The much-maligned insects provide vital ecosystem services
Blue mud wasps (above, on flowering spurge) are among wasp species beneficial to gardeners.
POSTER ANIMALS FOR THE PLIGHT of declining pollinators, bees are much beloved by the public. Their close cousins, the wasps, however, elicit opposite feelings. Both feared and loathed, they’re more likely to be swatted or sprayed with poison than nurtured in a wildlife garden with “wasp-friendly” plants.
Yet scientists who study wasps say it’s past time the insects got an image makeover. “Despite their poor public image, wasps are incredibly important for the world’s economy and ecosystems,” writes University College London biologist and wasp champion Seirian Sumner in The Conversation. “Without them, the planet would be pest-ridden to biblical proportions, with much-reduced biodiversity.”
Wasps are disliked, she says, because a handful of species sting and “due to widespread ignorance about the role they play in ecosystems. We tolerate bees, including their stings, because they pollinate, and the public understands that.”
Wasps also are pollinators and do so much more, she says. In a paper published in 2021 in Biological Reviews, Sumner and her colleagues synthesized evidence from more than 500 scientific studies showing the many ways wasps provide ecosystem services, from pollination and pest control to seed dispersal and—when some species feed on animal carcasses—decomposition and nutrient cycling. This May, she took the insects’ case to the public with a new book, Endless Forms: The Secret World of Wasps, published by Harper Collins.
Sumner says that wasps’ most important role is regulating populations of insects and other arthropods such as mites and spiders. Because all wasp larvae are carnivorous, their parents must either hunt (as do about 30,000 of the world’s more than 100,000 known wasp species) or lay their eggs on or in the body of another insect so larvae can consume the host after hatching (about 80,000 species).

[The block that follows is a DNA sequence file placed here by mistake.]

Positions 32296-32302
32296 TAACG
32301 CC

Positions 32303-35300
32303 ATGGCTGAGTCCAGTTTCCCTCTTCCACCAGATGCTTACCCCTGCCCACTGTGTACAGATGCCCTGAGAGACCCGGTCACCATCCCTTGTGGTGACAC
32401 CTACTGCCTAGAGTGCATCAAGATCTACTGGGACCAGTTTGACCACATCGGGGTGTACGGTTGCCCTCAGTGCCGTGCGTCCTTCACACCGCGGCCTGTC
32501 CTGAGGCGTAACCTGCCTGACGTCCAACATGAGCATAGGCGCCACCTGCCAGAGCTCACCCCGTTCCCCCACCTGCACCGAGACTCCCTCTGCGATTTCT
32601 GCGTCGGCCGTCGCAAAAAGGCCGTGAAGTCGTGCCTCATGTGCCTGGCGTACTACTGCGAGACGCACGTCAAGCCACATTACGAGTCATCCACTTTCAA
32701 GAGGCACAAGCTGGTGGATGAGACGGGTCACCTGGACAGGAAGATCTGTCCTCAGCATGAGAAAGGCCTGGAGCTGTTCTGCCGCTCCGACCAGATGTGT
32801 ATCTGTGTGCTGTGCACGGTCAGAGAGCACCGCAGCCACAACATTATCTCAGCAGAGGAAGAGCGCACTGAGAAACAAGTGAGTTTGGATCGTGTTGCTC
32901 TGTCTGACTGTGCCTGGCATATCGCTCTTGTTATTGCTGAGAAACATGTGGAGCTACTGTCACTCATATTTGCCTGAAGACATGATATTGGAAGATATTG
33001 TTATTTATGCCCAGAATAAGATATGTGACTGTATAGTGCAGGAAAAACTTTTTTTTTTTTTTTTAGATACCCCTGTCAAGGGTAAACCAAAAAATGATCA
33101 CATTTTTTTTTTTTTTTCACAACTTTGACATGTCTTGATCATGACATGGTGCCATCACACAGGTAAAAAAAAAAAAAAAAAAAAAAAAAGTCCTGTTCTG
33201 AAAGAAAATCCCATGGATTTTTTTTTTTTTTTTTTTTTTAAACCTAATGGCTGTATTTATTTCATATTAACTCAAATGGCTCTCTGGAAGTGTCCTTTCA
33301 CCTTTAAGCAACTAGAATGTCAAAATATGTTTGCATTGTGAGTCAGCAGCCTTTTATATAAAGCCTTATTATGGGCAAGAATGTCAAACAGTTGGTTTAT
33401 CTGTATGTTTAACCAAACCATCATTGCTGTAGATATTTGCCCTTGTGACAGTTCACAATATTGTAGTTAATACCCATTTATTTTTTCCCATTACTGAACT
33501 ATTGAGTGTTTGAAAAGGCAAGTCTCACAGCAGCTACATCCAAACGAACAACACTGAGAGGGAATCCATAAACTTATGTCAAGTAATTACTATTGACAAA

Whether predatory or parasitic, wasps target a wide range of insects, including many crop-devouring pests such as aphids, white flies, cabbage loopers and brown marmorated stink bugs. “They are nature’s pest controllers,” says Sumner.
Pest reduction is also a boon to wildlife gardeners as is the pollination wasps provide. In their review, Sumner and her colleagues present evidence of wasps visiting more than 960 plant species, including 164 that depend completely on them.
Best known of these are figs—key to the survival of more than 1,000 tropical bird and mammal species—and orchids. More than 100 orchid species rely on wasps as pollinators. Some have evolved flowers that mimic the backsides of female wasps in order to lure in the males.
To invite wasps to your garden, “grow a diversity of native flowering plants,” recommends biologist Heather Holm. “Wasps have a split personality,” she explains. “They’re carnivorous as larvae, but adults switch to the carbohydrates found in nectar, sap and fruit.” In her 2021 book Wasps: Their Biology, Diversity, and Role as Beneficial Insects and Pollinators of Native Plants, Holm provides regional native plant lists for wasps of the eastern United States. Their favorite plants include goldenrod, mountain mint and buttonbush.
Holm stresses that only 1.5 percent of wasp species are likely to sting people if provoked. All of them are social species such as paper wasps, hornets and yellow jackets that defend communal nests. Most wasps are solitary.
To prevent unwanted wasp encounters, she suggests surveying your yard in spring when colonies are small. Intervene—by closing a hole ground-nesting yellow jackets are starting to use, for example—only if a nest is in an area you cannot avoid.
“Unless a nest is near a door, walkway, deck or child’s play area, leave the insects in peace and let them do their jobs,” agrees National Wildlife Federation Naturalist David Mizejewski. “It’s literally about staying out of their way,” he adds. “The best way to ensure getting stung by a wasp is to swat at it. These animals don’t want to sting you. If you leave them alone, they won’t. It’s pretty simple.”
Laura Tangley is senior editor.
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